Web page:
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Cleaning out dust


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3 years ago I gave some equipment to a friend to store for me and I just picked it back up.  99% of everything looks great, but it appears my RKV was left out on a shelf (unplugged) and has accumulated quite a bit of dust.  Before I fire it back up any suggestions on how to get it relatively clean?  Would not look forward to scraping out a ton of dust with a Q-tip.












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A couple of passes with this from about arm's length should take care of the dust that is able to be blown off.  I use one to clean out my computer.  You could then use a Q-Tip for any surface that you want immaculate.  Canned air can be a bit dangerous if accidentally used upside down so that liquid could spray out.  

Edited by roadtonowhere08
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It doesn't appear to be caked on - just accumulated dust from sitting on a shelf.  Thought about completely removing it from the chassis to give it a good once over.  Doesn't look too difficult, but I may just see what I can do with Q-Tips and tech wipes.  I work for a station that uses something other than Isopropyl alcohol to clean video heads as well as other items.  Smells nastier than anything I've ever used before and when I get any on my hands it leaves a white film.  When I go in on Monday I'll find out exactly what it's called.

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Canned air costs money, some vacuums have an air outlet  where you can plug the hose into.


Since the amp is low voltage, the flux isn't such a problem as in Stax driveable amps, but does show bad manufacture practice.

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A couple of passes with this from about arm's length should take care of the dust that is able to be blown off.


I have a Metro car vac kit and it's quite amazing.  They are usually overpowered and the company has an old-school reputation for having good products.  For me, this would be a good way to finally stop buying canned air at costco.  


Anyway, this would be my vote for what do to - just blow it out.  

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As always, start by making sure nothing is holding a charge... Observe proper HV precautions!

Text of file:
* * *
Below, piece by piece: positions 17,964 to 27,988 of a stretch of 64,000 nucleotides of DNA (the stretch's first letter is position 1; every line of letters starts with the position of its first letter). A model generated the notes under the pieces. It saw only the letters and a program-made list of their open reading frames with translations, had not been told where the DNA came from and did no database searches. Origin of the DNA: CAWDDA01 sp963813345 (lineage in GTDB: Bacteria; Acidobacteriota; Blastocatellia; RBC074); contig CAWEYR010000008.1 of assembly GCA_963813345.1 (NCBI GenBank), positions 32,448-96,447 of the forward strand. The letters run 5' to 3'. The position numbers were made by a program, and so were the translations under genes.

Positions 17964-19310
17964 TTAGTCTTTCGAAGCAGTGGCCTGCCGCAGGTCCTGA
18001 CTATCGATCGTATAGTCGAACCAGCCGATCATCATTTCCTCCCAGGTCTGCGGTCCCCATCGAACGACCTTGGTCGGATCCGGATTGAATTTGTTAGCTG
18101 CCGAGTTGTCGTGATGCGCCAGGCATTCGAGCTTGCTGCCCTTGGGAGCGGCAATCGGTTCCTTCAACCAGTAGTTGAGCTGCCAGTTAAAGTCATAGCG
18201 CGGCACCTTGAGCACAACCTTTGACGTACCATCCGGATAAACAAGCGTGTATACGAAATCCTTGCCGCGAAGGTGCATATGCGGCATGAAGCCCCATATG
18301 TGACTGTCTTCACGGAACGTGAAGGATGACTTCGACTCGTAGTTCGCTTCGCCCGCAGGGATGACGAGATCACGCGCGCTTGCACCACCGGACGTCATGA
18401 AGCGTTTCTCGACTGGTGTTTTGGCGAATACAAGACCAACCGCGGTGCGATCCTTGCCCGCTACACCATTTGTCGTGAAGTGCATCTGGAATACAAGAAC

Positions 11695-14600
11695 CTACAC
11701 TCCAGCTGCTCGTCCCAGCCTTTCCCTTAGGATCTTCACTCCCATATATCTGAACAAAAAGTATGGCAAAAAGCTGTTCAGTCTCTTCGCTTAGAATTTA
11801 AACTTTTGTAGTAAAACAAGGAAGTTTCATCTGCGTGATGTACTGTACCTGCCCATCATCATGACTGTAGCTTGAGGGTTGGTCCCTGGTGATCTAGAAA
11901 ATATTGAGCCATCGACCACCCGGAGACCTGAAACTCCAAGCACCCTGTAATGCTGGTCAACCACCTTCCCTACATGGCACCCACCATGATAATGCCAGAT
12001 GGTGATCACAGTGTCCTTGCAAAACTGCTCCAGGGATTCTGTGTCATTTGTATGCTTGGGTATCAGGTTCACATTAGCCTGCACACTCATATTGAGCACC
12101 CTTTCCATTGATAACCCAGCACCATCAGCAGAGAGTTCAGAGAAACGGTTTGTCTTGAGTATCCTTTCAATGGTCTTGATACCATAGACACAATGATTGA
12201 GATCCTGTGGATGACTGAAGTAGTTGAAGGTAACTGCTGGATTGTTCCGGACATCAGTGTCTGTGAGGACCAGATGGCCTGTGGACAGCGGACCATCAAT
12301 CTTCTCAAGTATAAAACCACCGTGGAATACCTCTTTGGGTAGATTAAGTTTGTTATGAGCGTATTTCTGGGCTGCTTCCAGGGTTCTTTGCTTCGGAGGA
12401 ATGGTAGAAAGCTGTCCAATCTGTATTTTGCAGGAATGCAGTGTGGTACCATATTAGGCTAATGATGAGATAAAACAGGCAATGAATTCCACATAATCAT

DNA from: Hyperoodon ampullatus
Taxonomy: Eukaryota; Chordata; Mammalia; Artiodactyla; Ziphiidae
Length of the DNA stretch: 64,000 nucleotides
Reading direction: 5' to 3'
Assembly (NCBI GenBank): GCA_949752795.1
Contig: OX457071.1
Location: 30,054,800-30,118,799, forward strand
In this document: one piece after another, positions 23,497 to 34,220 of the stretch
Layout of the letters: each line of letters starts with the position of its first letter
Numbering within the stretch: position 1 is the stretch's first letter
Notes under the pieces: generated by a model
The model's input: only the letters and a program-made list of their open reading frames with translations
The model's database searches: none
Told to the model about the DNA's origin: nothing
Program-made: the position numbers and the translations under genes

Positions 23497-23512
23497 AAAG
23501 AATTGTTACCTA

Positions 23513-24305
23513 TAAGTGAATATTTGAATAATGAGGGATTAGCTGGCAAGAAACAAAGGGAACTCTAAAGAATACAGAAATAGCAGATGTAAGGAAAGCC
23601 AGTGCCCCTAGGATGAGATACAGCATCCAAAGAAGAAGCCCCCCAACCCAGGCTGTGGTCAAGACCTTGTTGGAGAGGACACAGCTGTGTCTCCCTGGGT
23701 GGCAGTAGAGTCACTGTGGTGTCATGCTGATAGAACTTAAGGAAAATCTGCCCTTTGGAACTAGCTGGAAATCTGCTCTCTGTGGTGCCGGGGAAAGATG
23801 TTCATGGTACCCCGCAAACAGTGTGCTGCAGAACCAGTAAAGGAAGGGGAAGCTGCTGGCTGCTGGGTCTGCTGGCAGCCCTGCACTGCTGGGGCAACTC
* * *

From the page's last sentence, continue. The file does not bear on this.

TCE is primarily a degreaser. Probably not necessary here. 


If you have access to a keyboard vacuum or other similarly precise *low power* vacuum cleaner with a brush tip, I would lean towards that. Second choice would be *gentle* blowing. I would not resort to chemicals unless you want to take the whole thing apart which sounds like an epic pain in the ass. Before you vacuum/blow take the tubes out so you can really get the vacuum/blower everywhere. While the tubes are out clean them off, because tubes should look pretty and shiny, but not for any reason of performance. If you care about the markings on the tubes be VERY gentle when cleaning, and avoid solvents unless absolutely necessary - you can probably get the tubes clean enough with just a few drops of water and a clean napkin.


Dust is not a problem until it forms a blanket thick enough to be a thermal insulator, and you are nowhere near that point. The big exception being if it is metallic dust from metalworking but I'm assuming (there I go...) that this is conventional home/office dust so, yea, it's just ugly. 

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Looks good!  I kinda miss my RKV.  Not enough to replace it, just a twinge of regret now and then.

I got it pretty dirt cheap - think I paid $350 for it off of Audiogon. At the time there weren't a lot of amps that could run the AKG K1000s off of the jack. Still have those but don't really listen to them. Was too tight of a fit on my head.

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  • 2 years later...

Bumping up the thread... has anyone run speakers off of the Impedancer?  I was given a pair of Emotiva T1s and don't really have an amp to run them.  The specs on the speakers are:


Efficiency: 88 dB (2.83V/1m).
Power handling: 150W continuous / 300W peak.
Nominal impedance: 4 ohms.
Frequency response: 37 Hz – 28 kHz (+3/-3 dB).
Crossover (midrange / tweeter): 2700 Hz, 12 dB / octave
Crossover (woofer / midrange): 275 Hz, 12 dB / octave
Dual speaker terminals for bi-amping or bi-wiring.


Would this work or would it tax the RKV?

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